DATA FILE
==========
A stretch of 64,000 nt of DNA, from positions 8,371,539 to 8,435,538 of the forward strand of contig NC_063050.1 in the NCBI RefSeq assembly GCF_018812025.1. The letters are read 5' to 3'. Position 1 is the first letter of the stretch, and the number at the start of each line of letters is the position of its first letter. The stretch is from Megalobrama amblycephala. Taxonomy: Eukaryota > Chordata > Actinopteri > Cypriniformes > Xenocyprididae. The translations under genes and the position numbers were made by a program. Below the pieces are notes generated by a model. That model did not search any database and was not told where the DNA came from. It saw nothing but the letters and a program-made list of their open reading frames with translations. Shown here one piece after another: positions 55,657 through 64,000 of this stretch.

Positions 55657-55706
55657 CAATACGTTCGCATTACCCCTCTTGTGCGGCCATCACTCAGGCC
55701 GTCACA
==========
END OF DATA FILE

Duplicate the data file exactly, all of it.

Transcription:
A stretch of 64,000 nt of DNA, from positions 8,371,539 to 8,435,538 of the forward strand of contig NC_063050.1 in the NCBI RefSeq assembly GCF_018812025.1. The letters are read 5' to 3'. Position 1 is the first letter of the stretch, and the number at the start of each line of letters is the position of its first letter. The stretch is from Megalobrama amblycephala. Taxonomy: Eukaryota > Chordata > Actinopteri > Cypriniformes > Xenocyprididae. The translations under genes and the position numbers were made by a program. Below the pieces are notes generated by a model. That model did not search any database and was not told where the DNA came from. It saw nothing but the letters and a program-made list of their open reading frames with translations. Shown here one piece after another: positions 55,657 through 64,000 of this stretch.

Positions 55657-55706
55657 CAATACGTTCGCATTACCCCTCTTGTGCGGCCATCACTCAGGCC
55701 GTCACA